PRETORIA-- Communications Deputy Minister Pinky Kekana has left for Greece at the head of a delegation from the South African Film and Publication Board (FPB) to participate in the International Association of Internet Hotlines (InHope) Annual General Assembly in Crete.

The focus of the InHope meeting is consistent with Pretoria's attempt to ensure that minors are protected from accessing inappropriate and harmful content. This has now become a matter of both national and international interest.

It is common cause that children are seen to be more impressionable, less critical and therefore more vulnerable than adults, they have little experience and consequently insufficiently developed frames of reference to guide their judgment. It has become increasingly important to protect children in light of increased access to television, internet, videos and mobile devices, Kekana said at the weekend.

InHope was founded in 1999 under the European Union (EU) Safer Internet Action Plan. As of December 2016, InHope has 48 members across the world, supporting them in responding to reports of illegal content (child sexual abuse material).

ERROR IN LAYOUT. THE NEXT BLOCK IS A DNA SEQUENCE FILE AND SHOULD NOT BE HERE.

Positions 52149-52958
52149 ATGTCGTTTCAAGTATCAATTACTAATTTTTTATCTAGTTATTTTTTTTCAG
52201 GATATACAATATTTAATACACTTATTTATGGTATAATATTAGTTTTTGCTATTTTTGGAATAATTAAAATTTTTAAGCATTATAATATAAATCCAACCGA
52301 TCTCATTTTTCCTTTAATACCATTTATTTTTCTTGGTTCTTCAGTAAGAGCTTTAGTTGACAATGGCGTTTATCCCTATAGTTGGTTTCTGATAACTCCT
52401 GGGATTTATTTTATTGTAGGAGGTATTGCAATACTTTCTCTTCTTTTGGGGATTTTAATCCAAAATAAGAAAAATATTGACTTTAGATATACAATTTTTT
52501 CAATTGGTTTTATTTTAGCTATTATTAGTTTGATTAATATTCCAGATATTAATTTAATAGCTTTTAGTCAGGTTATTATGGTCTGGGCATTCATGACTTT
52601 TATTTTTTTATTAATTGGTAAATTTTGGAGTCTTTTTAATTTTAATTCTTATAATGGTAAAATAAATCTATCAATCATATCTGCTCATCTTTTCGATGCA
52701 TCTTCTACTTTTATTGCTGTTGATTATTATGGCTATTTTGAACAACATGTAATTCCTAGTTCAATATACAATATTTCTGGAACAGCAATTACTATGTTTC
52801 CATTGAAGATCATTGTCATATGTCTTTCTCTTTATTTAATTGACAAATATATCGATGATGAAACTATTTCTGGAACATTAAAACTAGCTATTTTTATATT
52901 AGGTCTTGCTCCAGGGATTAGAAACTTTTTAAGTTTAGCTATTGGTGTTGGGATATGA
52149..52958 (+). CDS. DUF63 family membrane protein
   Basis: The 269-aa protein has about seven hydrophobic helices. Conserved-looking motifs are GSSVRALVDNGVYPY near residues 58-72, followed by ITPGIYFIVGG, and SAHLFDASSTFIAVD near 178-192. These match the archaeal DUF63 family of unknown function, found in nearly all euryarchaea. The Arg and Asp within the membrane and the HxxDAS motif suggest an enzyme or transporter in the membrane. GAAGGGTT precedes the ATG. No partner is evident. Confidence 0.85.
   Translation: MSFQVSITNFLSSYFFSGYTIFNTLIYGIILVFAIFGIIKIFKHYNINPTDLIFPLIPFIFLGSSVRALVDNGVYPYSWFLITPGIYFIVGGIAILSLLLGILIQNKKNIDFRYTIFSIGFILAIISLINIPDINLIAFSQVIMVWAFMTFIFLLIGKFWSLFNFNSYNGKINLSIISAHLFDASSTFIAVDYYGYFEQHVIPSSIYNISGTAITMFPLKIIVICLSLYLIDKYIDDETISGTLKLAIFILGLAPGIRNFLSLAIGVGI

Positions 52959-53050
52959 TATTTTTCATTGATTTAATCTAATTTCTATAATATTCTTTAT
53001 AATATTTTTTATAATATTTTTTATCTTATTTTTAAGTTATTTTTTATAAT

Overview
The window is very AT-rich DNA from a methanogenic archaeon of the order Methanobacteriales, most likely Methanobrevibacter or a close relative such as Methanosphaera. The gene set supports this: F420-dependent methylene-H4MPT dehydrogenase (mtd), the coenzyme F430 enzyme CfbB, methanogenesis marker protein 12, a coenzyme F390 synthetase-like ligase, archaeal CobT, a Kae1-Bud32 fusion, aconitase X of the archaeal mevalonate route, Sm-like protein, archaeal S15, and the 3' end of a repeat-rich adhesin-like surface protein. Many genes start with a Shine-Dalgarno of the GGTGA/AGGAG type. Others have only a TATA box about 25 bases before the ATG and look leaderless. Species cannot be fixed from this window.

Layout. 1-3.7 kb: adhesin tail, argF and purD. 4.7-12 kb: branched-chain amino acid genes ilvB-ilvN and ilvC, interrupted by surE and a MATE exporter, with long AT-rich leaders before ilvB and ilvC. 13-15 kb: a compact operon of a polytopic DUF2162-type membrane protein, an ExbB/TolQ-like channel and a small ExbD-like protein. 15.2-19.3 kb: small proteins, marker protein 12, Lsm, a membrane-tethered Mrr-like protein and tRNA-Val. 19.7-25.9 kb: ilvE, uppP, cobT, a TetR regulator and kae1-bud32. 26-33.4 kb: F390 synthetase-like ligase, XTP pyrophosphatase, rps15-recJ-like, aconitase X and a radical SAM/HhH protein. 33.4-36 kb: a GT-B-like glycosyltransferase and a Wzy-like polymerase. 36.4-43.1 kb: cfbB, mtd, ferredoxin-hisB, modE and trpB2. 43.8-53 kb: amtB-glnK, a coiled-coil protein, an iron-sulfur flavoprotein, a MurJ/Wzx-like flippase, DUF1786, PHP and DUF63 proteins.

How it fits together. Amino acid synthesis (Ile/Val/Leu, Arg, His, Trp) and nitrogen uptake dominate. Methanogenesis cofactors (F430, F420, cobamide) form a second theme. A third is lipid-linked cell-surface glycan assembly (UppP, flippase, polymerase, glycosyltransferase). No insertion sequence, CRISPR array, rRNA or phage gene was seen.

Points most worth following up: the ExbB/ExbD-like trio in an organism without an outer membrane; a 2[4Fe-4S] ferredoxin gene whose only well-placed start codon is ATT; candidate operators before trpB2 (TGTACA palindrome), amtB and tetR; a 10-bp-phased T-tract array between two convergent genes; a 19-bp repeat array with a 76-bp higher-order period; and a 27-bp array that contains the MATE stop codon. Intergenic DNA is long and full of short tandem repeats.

All members of InHope must have the support of their national government, internet industry and law enforcement, and they must offer effective transparent procedures for dealing with complaints. The FPB was accepted as a member in 2011, and today South Africa is the only country in Africa which has been accepted into the InHope community.

The InHope Foundation assists countries to develop hotlines and to become a member of the InHope community. In its expansion strategy, the foundation has identified Africa as a key content for expansion continent, and the FPB has been identified as the gateway to the rest of Africa.

To this end, the FPB is committed working closely with the foundation to expand on existing relationships on the continent to assist in establishing more hotlines.


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